Cloth and Costume 1750 to 1800 Cumberland County Pennsylvania
Tandy and Charles Hersh, Cumberland County Historical Society 1995
ISBN 0-9638923-2-0 $25.00 211 pages, Soft Cover
This book tells the story of how the people who settled in Cumberland County, Pennsylvania dressed and how they furnish their homes with textiles. Analysis of all 1,220 estate inventories filed in the county from 1750 to 1800, together with wills, deeds, administrative papers, tax lists, indictments, newspapers and manuscripts, give rich detail about the men’s and women’s clothing, bed “furniture” and table linen during these fifty years.
The terminology of the period is used for all textiles, weaving equipment, clothing and accessories. The contributions of fullers, dyers, tailors, mantua makers, hatters, stocking makers, tanners, breeches makers and shoemakers are described. Types and colors of cloth used for men’s coats, waistcoats and breeches and for women’s gowns and petticoats are identified. The appendices list over 100 named varieties of cloth found in inventories or stores.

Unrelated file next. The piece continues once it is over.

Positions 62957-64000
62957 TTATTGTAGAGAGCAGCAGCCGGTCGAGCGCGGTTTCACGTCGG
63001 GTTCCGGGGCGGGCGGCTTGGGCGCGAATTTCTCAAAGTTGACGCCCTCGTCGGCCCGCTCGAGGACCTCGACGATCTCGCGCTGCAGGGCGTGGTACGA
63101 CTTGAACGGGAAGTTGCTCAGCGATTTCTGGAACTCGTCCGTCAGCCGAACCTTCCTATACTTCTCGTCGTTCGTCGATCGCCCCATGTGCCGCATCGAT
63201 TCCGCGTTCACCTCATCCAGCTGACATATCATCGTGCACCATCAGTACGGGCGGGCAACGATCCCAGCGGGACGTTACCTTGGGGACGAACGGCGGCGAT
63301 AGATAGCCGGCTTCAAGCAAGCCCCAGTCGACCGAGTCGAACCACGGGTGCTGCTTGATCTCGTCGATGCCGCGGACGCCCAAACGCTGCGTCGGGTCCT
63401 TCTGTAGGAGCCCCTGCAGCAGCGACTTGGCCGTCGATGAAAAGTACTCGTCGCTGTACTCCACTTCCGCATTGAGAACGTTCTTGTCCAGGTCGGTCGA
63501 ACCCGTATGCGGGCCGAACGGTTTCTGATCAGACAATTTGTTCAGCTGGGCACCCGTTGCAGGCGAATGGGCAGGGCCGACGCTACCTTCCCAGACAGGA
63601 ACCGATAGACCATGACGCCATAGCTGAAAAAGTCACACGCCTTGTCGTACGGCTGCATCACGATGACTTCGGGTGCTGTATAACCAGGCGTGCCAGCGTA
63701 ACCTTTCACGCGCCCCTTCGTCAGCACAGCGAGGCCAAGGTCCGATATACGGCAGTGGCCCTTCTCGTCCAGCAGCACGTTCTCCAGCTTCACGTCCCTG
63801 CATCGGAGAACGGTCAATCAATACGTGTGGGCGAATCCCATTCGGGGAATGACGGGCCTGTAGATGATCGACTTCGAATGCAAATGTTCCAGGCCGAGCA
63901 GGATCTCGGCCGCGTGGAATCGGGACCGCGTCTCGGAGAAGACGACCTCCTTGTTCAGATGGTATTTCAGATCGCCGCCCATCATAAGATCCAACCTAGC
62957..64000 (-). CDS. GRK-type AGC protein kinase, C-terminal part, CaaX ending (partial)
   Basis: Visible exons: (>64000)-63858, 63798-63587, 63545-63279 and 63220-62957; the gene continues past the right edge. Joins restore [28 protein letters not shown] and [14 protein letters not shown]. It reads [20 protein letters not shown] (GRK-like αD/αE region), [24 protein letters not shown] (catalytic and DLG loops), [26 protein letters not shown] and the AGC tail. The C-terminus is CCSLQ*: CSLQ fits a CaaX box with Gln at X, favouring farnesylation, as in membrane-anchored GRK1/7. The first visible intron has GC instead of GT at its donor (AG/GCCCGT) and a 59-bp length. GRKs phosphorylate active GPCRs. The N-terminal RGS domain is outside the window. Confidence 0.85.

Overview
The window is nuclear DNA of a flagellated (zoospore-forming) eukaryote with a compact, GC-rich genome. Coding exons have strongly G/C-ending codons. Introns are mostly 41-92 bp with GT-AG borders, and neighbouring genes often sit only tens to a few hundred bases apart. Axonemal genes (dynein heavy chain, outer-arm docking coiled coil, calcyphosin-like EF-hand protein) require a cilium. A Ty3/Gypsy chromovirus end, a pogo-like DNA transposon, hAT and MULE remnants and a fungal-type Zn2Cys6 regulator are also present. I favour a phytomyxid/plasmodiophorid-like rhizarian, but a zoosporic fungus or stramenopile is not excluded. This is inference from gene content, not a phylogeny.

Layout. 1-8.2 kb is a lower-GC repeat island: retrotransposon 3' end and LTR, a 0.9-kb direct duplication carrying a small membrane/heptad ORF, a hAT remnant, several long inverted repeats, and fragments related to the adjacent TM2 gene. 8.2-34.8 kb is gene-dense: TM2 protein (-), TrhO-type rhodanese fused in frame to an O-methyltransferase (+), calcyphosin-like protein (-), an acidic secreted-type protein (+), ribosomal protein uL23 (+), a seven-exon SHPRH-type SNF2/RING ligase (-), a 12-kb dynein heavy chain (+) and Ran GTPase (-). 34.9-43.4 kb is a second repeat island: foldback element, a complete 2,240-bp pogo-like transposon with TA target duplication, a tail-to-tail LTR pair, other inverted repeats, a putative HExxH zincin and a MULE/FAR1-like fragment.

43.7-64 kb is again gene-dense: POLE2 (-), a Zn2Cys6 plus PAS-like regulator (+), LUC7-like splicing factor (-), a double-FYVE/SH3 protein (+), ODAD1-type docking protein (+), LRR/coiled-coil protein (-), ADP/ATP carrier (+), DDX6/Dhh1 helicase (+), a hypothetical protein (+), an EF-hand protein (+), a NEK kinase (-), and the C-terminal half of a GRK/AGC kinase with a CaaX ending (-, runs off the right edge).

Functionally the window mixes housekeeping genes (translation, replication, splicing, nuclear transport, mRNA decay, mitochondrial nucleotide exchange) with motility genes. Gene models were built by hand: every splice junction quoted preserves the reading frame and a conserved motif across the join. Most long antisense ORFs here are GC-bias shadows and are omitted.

Eighteenth century Cumberland County with thirty-five widespread townships and three towns is an exceptional context for analysis of the different ways material object were used in everyday life. Records of its storekeepers reveal how they functioned in colonial commerce and within the community. Household functions such as heating, cooking, eating and sleeping are used to compare simple farms with fashionable homes. “Wardrobes” of people in different situations are compared. Altogether this work provides an interesting portrayal of a substantial part of the structure of life in Cumberland County at a critical time in our nation’s history.
See our book review on the Gardner Digital Library.
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